In the last decades, in situ non-invasive analytical techniques have been widely used for the analysis of paintings. These techniques are useful to extensively map the surface in a non-invasive way, in order to identify the most representative areas to be sampled. When spectroscopic investigations, such as X ray fluorescence (XRF), are conducted, they usually imply the acquisition of a huge amount of measurements. Subsequently, all these data should be processed in situ, in order to immediately support the sampling strategies. To this aim, an appropriate and fast strategy for multivariate treatment of XRF spectral and hyperspectral data sets is presented, able to account for inter-correlation among variables, which is an issue of high importance for elemental analyses. The main advantage of the approach is that XRF spectral profiles are analysed directly, without computation of derived parameters, by means of principal component analysis (PCA). This procedure allows a fast interpretation of results that can be accomplished in situ. Particular attention was paid to the selection of proper spectral pre-treatments to be applied on data together with the use of several chemometric tools (peak alignment, spectra normalisation and exploratory analysis) aimed at improving the interpretation of XRF results. In addition, the application of multivariate exploratory analysis on XRF hyperspectral maps was studied by using an interactive brushing procedure. The multivariate approach was validated on data obtained from the analysis of the famous Renaissance panel painting “The Ideal City”, exhibited in Palazzo Ducale of Urbino, Italy.

An advanced multivariate approach for processing XRF spectral and hyperspectral data from non-invasive in situ analyses on painted surfaces

Oliveri, Paolo;
2012

Abstract

In the last decades, in situ non-invasive analytical techniques have been widely used for the analysis of paintings. These techniques are useful to extensively map the surface in a non-invasive way, in order to identify the most representative areas to be sampled. When spectroscopic investigations, such as X ray fluorescence (XRF), are conducted, they usually imply the acquisition of a huge amount of measurements. Subsequently, all these data should be processed in situ, in order to immediately support the sampling strategies. To this aim, an appropriate and fast strategy for multivariate treatment of XRF spectral and hyperspectral data sets is presented, able to account for inter-correlation among variables, which is an issue of high importance for elemental analyses. The main advantage of the approach is that XRF spectral profiles are analysed directly, without computation of derived parameters, by means of principal component analysis (PCA). This procedure allows a fast interpretation of results that can be accomplished in situ. Particular attention was paid to the selection of proper spectral pre-treatments to be applied on data together with the use of several chemometric tools (peak alignment, spectra normalisation and exploratory analysis) aimed at improving the interpretation of XRF results. In addition, the application of multivariate exploratory analysis on XRF hyperspectral maps was studied by using an interactive brushing procedure. The multivariate approach was validated on data obtained from the analysis of the famous Renaissance panel painting “The Ideal City”, exhibited in Palazzo Ducale of Urbino, Italy.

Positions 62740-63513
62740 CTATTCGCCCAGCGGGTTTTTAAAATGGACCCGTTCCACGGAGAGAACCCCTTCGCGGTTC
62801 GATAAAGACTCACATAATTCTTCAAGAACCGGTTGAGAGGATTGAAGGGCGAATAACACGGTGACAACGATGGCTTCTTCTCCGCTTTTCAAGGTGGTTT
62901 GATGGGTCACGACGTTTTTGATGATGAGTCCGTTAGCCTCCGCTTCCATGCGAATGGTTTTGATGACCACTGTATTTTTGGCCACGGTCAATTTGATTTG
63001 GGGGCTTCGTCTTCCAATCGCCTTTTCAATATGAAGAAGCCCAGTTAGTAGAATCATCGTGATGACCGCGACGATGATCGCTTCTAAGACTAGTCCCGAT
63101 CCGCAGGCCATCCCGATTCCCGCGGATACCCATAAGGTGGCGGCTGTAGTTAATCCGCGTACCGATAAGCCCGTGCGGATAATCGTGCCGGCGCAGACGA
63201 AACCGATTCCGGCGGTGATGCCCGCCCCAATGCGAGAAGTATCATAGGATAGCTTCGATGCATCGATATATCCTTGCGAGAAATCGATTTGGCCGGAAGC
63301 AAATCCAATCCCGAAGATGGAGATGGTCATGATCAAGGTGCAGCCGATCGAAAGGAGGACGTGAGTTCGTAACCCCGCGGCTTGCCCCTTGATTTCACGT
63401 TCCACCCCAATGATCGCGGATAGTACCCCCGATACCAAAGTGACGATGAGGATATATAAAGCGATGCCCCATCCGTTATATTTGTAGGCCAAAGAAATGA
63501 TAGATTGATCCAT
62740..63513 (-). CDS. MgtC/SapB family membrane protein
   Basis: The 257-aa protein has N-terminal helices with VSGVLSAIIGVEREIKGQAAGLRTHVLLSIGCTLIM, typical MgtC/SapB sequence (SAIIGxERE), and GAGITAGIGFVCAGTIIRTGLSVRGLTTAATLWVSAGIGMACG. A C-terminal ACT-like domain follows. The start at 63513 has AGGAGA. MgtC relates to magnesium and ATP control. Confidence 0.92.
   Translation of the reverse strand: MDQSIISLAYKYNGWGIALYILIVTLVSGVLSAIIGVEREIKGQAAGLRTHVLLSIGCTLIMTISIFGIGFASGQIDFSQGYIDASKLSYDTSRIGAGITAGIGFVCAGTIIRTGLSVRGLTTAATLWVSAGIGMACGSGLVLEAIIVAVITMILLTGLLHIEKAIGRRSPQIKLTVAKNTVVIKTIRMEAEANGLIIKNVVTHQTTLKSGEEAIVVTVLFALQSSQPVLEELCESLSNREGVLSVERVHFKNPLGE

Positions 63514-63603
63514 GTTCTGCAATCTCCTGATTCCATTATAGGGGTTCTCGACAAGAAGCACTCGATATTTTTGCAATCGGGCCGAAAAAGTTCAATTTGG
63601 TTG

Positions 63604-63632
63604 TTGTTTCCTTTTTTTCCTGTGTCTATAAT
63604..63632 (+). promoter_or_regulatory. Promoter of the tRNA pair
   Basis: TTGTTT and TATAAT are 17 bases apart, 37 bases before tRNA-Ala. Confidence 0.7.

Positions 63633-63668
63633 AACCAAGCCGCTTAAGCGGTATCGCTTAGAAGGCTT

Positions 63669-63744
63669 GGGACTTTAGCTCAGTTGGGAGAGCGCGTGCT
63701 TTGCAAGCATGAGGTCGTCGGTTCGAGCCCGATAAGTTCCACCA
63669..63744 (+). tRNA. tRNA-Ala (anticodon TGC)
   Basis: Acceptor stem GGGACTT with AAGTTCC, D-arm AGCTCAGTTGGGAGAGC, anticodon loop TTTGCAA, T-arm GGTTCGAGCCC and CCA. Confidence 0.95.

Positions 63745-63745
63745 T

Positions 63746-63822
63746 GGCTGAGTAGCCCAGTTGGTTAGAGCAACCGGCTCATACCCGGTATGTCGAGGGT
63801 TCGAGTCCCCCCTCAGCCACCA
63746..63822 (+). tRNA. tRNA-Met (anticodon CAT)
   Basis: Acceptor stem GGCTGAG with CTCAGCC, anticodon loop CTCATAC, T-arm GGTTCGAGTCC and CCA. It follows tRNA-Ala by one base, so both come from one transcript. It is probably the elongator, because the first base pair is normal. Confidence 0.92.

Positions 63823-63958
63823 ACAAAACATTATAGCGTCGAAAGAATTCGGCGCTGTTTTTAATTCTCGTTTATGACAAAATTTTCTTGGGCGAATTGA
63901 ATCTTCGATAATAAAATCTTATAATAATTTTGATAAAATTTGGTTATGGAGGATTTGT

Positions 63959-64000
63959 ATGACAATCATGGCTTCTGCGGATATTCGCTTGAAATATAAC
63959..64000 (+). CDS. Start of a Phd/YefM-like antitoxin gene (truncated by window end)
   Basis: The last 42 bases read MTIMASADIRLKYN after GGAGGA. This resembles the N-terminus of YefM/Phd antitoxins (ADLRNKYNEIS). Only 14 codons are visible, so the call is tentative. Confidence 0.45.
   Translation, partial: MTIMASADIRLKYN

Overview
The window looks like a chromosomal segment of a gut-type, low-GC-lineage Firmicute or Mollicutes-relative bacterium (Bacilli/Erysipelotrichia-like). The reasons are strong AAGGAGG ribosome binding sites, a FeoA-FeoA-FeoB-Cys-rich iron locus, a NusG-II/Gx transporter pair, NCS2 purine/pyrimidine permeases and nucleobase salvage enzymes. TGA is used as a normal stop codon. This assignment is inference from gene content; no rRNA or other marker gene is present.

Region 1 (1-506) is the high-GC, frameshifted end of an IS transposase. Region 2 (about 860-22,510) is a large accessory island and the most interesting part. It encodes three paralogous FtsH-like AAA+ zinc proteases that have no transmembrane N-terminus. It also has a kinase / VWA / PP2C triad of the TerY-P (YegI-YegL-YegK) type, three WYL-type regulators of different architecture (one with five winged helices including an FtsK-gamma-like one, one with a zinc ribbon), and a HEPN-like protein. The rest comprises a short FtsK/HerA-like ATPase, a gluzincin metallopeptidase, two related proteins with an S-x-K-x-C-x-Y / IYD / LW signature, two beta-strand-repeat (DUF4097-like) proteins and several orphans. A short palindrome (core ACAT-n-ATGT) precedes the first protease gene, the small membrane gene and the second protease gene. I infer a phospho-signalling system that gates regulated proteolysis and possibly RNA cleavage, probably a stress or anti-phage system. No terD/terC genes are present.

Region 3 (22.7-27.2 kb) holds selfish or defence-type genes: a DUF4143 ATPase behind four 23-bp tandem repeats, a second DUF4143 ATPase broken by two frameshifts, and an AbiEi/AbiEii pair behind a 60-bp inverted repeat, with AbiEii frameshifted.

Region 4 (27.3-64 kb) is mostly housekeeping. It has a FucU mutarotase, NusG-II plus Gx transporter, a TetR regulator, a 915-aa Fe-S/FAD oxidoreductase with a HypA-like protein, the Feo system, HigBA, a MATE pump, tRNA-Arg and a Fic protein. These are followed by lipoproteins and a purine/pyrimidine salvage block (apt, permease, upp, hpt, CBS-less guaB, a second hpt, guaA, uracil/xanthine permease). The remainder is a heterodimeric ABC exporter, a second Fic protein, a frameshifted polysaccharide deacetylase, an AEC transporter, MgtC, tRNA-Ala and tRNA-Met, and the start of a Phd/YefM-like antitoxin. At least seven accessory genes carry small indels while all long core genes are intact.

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Utilizza questo identificativo per citare o creare un link a questo documento: https://hdl.handle.net/11567/590948
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